“Coach Kim Kyu-bong and team captain Jang Yun-jung have been handed life bans by the Korea Triathlon Federation (KTF) after team-mate Choi Suk-hyeon took her own life.” Link
“The death of a young South Korean athlete has sparked public uproar after allegations she was abused emerged during police investigations.” Link
Reading the two articles above, not only made me feel extremely sick to learn of Choi’s tragic death and devastating to hear that this is still occurring in sport, it also reminded me of the responsibility we have as coaches to not only be accountable for our actions and behaviours, but also those of others in our industry.
As coaches and key influencers it is important that we demonstrate appropriate behavior, values and set an example for not only our athletes, but humanity.
Our decisions and actions create a ripple effect that, for the majority of time, we are totally unaware of.
We hold a high level of power in our ability, whether you are aware of it or not, to influence the behaviors and actions of others.
As Spiderman famously quoted the proverb “with great power, comes great responsibility”.
More than 90% of the people we influence, remain silent! Are you aware of how your behaviours and actions influence the silent ones?
Remember, it is also our responsibility as coaches to protect the whole industry and ensure that inappropriate behaviour and actions by coaches, athletes, parents and other stakeholders in your sport, which are having a detrimental effect on athletes are called out (in an appropriate manner).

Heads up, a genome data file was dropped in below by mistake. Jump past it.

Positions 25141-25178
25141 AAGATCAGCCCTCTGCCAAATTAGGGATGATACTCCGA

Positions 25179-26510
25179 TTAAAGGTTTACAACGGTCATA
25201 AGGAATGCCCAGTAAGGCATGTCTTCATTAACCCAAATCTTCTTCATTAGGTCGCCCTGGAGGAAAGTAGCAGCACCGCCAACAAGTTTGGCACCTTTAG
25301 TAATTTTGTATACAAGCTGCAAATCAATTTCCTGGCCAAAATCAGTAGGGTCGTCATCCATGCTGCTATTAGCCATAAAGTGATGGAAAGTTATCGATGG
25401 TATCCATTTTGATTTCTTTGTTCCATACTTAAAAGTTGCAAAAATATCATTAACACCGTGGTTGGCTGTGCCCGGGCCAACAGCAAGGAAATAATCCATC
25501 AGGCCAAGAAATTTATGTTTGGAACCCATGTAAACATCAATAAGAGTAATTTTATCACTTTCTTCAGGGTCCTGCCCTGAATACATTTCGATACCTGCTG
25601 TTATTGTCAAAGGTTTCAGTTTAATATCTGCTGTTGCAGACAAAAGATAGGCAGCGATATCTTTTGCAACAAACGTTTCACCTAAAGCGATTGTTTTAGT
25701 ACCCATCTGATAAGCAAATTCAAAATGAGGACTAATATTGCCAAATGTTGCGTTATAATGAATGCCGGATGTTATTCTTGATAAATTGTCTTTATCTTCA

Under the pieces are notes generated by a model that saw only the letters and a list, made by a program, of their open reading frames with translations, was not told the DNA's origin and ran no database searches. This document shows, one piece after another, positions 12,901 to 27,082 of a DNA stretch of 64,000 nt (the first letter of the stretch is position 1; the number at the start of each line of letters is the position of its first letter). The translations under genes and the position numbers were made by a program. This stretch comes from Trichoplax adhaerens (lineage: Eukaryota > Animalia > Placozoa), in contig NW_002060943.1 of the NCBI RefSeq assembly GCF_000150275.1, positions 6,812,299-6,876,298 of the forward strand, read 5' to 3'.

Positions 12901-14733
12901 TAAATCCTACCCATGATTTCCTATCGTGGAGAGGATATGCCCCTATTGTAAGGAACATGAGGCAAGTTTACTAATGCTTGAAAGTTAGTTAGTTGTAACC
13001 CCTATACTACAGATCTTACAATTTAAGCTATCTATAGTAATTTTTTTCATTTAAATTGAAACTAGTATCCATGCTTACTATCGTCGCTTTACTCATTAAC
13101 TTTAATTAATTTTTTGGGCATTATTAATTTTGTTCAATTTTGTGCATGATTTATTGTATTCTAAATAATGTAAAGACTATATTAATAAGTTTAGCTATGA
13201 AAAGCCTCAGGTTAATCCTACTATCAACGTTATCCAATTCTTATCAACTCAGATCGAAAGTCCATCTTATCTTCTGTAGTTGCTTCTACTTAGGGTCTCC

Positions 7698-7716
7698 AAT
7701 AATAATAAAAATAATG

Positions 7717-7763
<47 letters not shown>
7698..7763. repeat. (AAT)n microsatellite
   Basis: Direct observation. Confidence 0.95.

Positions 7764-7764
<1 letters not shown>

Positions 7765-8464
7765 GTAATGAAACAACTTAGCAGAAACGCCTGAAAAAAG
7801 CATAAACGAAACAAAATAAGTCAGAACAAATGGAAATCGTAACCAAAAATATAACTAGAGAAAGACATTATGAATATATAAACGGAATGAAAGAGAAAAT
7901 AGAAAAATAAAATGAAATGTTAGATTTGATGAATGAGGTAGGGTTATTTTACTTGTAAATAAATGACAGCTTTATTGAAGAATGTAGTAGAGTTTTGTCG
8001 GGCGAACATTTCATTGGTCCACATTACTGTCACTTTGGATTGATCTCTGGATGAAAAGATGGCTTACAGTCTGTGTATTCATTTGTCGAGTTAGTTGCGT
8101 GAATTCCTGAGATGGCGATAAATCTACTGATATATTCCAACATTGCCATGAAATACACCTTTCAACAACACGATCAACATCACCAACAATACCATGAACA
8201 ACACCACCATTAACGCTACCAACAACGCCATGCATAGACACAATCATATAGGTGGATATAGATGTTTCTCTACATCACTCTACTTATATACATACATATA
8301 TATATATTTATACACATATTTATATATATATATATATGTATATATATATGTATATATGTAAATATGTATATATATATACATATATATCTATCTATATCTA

Our number one priority as a coach should always be the health and wellbeing of each individual we influence.
In the search for greater or the ultimate performance, coaches have been known to overstep the mark.
Growth requires taking people out of their comfort zone to become faster, stronger, more powerful and perform longer.
At what price does the search for performance become too much?
Coaches can end up wearing many hats, but it is important to know when you are stepping out of your scope of practice where emotion rather than evidence controls our decision making and the actions we take.
The mindset and psychology of a person or athlete dictates how effective they are utilising their natural talent and gifts.
Is your approach to enhancing the mindset of your athletes healthy, not only from a sport point of view, but a long term human being mental health perspective?
I would encourage all of you to consider the way you help (or may even hinder) athletes build resilience, mental toughness, winning mentality and grit.
What are the side-effects and long-term consequences of our approach?
MORE THAN SPORT
At present we are facing a global pandemic, that is not going away anytime soon, which is impacting all our lives whether it be financially, mentally, socially, relationships, mortality and/or liveability.
As coaches it is important that we lead by example, respect all COVID-19 restrictions that apply to our physical and legal jurisdictions, and portray a life that is focused on the global human race rather than our own individual desires.
We all want to be able attend sporting events, embrace the people we interact with and crave the freedom we are missing so much.
Human connection plays a huge part in our lives.
I would like to encourage all of you to ensure that you are displaying a global humanity approach, leading with responsibility and setting the standard high when interacting publicly and when posting on social media.
This is not a moment in time for testing the boundaries and challenging the status quo, when it comes to society.
We are all in this together. Are you playing the responsible part?
4 Ways To Overcome Coach Loneliness Link
Beyond The Comfort Zone Link
High Performers Cultivate More Powerful Traits Link
Are Leaders Born? Link
A Step Ahead Of The Game Link
I Make No Apologies This Is Me! Link